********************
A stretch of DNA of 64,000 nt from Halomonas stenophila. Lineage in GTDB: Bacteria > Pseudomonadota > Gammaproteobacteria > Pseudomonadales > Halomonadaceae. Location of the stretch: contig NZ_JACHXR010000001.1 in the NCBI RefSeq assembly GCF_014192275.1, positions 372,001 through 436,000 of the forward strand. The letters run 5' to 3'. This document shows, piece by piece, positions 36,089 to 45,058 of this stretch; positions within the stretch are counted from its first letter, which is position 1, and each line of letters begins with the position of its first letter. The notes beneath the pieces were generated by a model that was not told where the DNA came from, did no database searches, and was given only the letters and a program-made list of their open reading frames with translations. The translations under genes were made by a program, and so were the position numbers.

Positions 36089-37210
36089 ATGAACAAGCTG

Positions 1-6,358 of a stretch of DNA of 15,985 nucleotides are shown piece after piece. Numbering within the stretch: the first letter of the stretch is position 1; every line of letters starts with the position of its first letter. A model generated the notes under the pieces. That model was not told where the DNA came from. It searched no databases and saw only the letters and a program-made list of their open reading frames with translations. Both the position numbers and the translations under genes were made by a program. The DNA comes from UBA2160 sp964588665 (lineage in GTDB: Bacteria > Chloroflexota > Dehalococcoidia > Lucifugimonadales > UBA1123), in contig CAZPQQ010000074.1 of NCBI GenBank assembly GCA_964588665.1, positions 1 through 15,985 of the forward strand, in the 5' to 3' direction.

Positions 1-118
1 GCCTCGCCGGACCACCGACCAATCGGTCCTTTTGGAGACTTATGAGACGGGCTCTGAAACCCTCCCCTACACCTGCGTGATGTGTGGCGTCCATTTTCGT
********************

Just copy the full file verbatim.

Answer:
A stretch of DNA of 64,000 nt from Halomonas stenophila. Lineage in GTDB: Bacteria > Pseudomonadota > Gammaproteobacteria > Pseudomonadales > Halomonadaceae. Location of the stretch: contig NZ_JACHXR010000001.1 in the NCBI RefSeq assembly GCF_014192275.1, positions 372,001 through 436,000 of the forward strand. The letters run 5' to 3'. This document shows, piece by piece, positions 36,089 to 45,058 of this stretch; positions within the stretch are counted from its first letter, which is position 1, and each line of letters begins with the position of its first letter. The notes beneath the pieces were generated by a model that was not told where the DNA came from, did no database searches, and was given only the letters and a program-made list of their open reading frames with translations. The translations under genes were made by a program, and so were the position numbers.

Positions 36089-37210
36089 ATGAACAAGCTG

Positions 1-6,358 of a stretch of DNA of 15,985 nucleotides are shown piece after piece. Numbering within the stretch: the first letter of the stretch is position 1; every line of letters starts with the position of its first letter. A model generated the notes under the pieces. That model was not told where the DNA came from. It searched no databases and saw only the letters and a program-made list of their open reading frames with translations. Both the position numbers and the translations under genes were made by a program. The DNA comes from UBA2160 sp964588665 (lineage in GTDB: Bacteria > Chloroflexota > Dehalococcoidia > Lucifugimonadales > UBA1123), in contig CAZPQQ010000074.1 of NCBI GenBank assembly GCA_964588665.1, positions 1 through 15,985 of the forward strand, in the 5' to 3' direction.

Positions 1-118
1 GCCTCGCCGGACCACCGACCAATCGGTCCTTTTGGAGACTTATGAGACGGGCTCTGAAACCCTCCCCTACACCTGCGTGATGTGTGGCGTCCATTTTCGT